making a rosary


#1

My spouse is converting this next Easter. I want to make him a rosary for this event. I would like to make a practice one first to see if I can do it. I am not the most gifted person w/ my hands. If that goes well, I’d like to make a really nice one w/ sterling silver centerpiece and crucifix and some nice beads. But as I said, I want to make a cheap practice one first.

I have looked around at rosary kits but am a bit confused as to what to get.
I want some kind of strong chain/wire to hold it together. I don’t want him to not use it for fear it may break. Which is the best material for this–wire, chain, etc??
Is it hard to bend the wire or attach to the chain?
I see that they have various types of pliers. What kind(s) do I need?
Some sets have smaller beads between the main beads. I’d ratheer not have this. Does this mean I should get chain/wire/some other connector?

Sorry to ask so many questions. Any advice would be greatly appreciated.

Thanks,
Theresa


#2

Hi! I like to make rosaries for family and friends. I make rosaries with flexible beading wire. It is very strong and durable wire. If you were to make a chain rosary, you need to practice making loops with a pins and beading pliers. I found my supplies in my local beading supply stores, Michael’s , and even Wal-Mart. I have not made any chain rosaries because it is more time consuming. My husband has requested this kind from me, so I guess I must practice those loops. You can get very creative in type of beads used and simple to elaborate cruxifixes and middles. Sometimes you can find those at catholic stores. Instruction can be found online and in beading mags. I acually took a class offered in a local yarn and bead supply store, and I know Michael’s craft store does that. And once your done, make sure to get it blessed!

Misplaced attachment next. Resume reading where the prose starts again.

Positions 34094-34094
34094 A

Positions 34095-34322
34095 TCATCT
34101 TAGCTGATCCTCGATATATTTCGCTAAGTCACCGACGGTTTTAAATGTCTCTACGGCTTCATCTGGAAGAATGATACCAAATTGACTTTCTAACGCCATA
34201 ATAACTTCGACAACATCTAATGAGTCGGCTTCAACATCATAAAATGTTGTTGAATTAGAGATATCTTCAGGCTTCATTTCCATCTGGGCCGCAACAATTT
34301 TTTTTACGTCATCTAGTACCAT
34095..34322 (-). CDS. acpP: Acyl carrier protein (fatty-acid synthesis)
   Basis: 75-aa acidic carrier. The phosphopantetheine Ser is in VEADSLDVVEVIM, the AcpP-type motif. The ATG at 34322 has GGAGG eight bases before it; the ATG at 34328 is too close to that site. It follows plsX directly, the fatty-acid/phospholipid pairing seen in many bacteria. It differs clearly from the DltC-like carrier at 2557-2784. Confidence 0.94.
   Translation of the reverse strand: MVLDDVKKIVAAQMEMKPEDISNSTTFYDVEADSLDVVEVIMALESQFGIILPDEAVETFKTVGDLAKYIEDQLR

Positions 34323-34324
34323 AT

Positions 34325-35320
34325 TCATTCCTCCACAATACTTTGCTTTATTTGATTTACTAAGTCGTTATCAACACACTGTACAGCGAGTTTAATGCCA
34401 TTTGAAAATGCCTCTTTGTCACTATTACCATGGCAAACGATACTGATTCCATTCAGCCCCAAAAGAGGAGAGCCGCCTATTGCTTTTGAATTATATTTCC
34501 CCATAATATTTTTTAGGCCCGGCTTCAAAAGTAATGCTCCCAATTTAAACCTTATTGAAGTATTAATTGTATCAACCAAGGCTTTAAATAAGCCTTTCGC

Good Luck and God Bless you and your husband and family!


#3

That is such a wonderful idea! Good luck!


#4

Try www.rosaryarmy.com :slight_smile: Hope this helps!